Urban Diary

Marooned at the Garden: memories of '78

The Blizzard of '78 brought business to a halt in downtown Boston, where walking was the only way to get around. The Blizzard of '78 brought business to a halt in downtown Boston, where walking was the only way to get around. (David L. Ryan/Globe Staff/file 1978)
Email|Print| Text size + By Rich Fahey
Globe Correspondent / February 3, 2008

Collectively, we were The Men Who Came to Dinner - and stayed for days.

On Feb. 6, 1978, the 26th annual Beanpot Hockey Tournament was scheduled for the Boston Garden.

Despite a huge storm forecast for the Boston area, fans streamed into the building for the games between Northeastern and Harvard and Boston College and Boston University.

There were 11,666 people in attendance - far fewer than the usual sellout crowd, but still remarkable given the forecast.

From the beginning, the fates seemed to conspire to ensure that hundreds of us would be calling the Garden home for the Blizzard of '78 and its aftermath. In the first game, Harvard beat Northeastern, 4-3, in overtime, which meant the second game didn't start until well past its scheduled 9 p.m.

Nate Greenberg of Newton, who recently retired after 34 years with the Boston Bruins, knew that two Bruins officials working the Beanpot - announcer Weldon Haire and timekeeper Tony Noto - lived a good distance from the Garden and would have trouble getting home. He took over both their duties at the end of the first game and sent them home.

Near the end of the first period of the second game, Greenberg took a call from the MBTA, telling him that the T would be suspending operations from North Station in about 15 minutes.

Greenberg made the announcement to the crowd: "Boston is under a state of emergency and anyone taking mass transit should make plans to leave early."

Many left. But many stayed, too. After all, BU was in the middle of whipping BC, 12-5, and what real BU fan could leave?

The late game meant I was required be at my post at Garden Concession Stand No. 5 in the West Lobby until well past 11 p.m., and wouldn't be able to check out until near midnight.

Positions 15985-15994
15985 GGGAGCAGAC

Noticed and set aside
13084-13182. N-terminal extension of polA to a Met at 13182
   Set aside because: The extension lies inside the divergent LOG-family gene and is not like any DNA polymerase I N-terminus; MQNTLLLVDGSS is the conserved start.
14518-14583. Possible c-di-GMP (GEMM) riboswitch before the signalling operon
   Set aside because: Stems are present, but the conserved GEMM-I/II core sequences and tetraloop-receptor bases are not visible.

By that time, my Volkswagen Super Beetle had long since disappeared under the drifting snow. Unlikely to get back to my apartment in the Neponset section of Dorchester, I called an old girlfriend on Hereford Street in the Back Bay to see if there was room on her couch, but by that time the MBTA had long since stopped running, there were no taxis, and I didn't feel like walking.

About 200 storm refugees were being rounded up and brought to the Blades and Boards Club underneath the Garden. There were very few women - the vast majority having too much common sense to attend a hockey game during a blizzard, or not to leave when warned to do so.

The temptation to stay put in the Garden was strong. There was free coffee, leftover hot dogs, and popcorn. We knew where there was beer to be had. Card games had broken out all around the club. Really, what else does man need?

The Garden's skyboxes - spartan by today's standards - provided shelter for many of us for several nights, while others sought refuge in the Bruins' and Celtics' dressing rooms.

"I had Skybox No. 1," recalled fellow concession employee Kevin Coyle, then of Watertown. "It was warm and I had color TV."

In the morning, we were brought en masse to a coffee shop. We got a lucky break when the Stop & Shop bakery across the street couldn't ship its goods out to other markets and sent some of its muffins and doughnuts over to us.

Most of us knew we weren't going anywhere for a while. Governor Michael Dukakis had declared a state of emergency, and no one except law enforcement personnel and heating oil truck drivers seemed to be on the road. Greenberg set up a caravan that ferried Bruins players to Manchester, N.H., so they could get out of town for their game in Detroit Thursday night.

Greenberg recalled that his former Herald Traveler colleague, the late Cliff Sundberg, covered the Beanpot as a favor for Associated Press sports editor Dave O'Hara and ended up staying in the Garden for three days.

"I think he was paid something like $7.50," said Greenberg.

After 72 hours in the same clothes, those of us still in the building on Thursday morning were pretty ripe. I decided to make a break for it, even though driving was still banned. I had an old press card from the Cape Cod Times, which would give me passage.

I was stopped by the State Police on the Southeast Expressway, but I fished out the card and was allowed to proceed. I ended up getting off the Expressway at Granite Avenue. I got as far as the Neponset River Bridge before the road gave out and I had to abandon the car.

I then trudged to the Eire Pub at the corner of Adams Street and Gallivan Boulevard in Dorchester, where I sought liquid sustenance before heading toward my apartment.

It was Friday morning before Coyle and the remaining stragglers finally called it a day. That's when Garden officials told them the party was, indeed, over. The MBTA was running at least partially again, and it was time to go home. Coyle took the train to Harvard Square and then embarked on a long walk to his Watertown home.

Twenty-three days after the blizzard, the Beanpot championship game was finally played. BU beat Harvard 7-1.

Rich Fahey can be reached at

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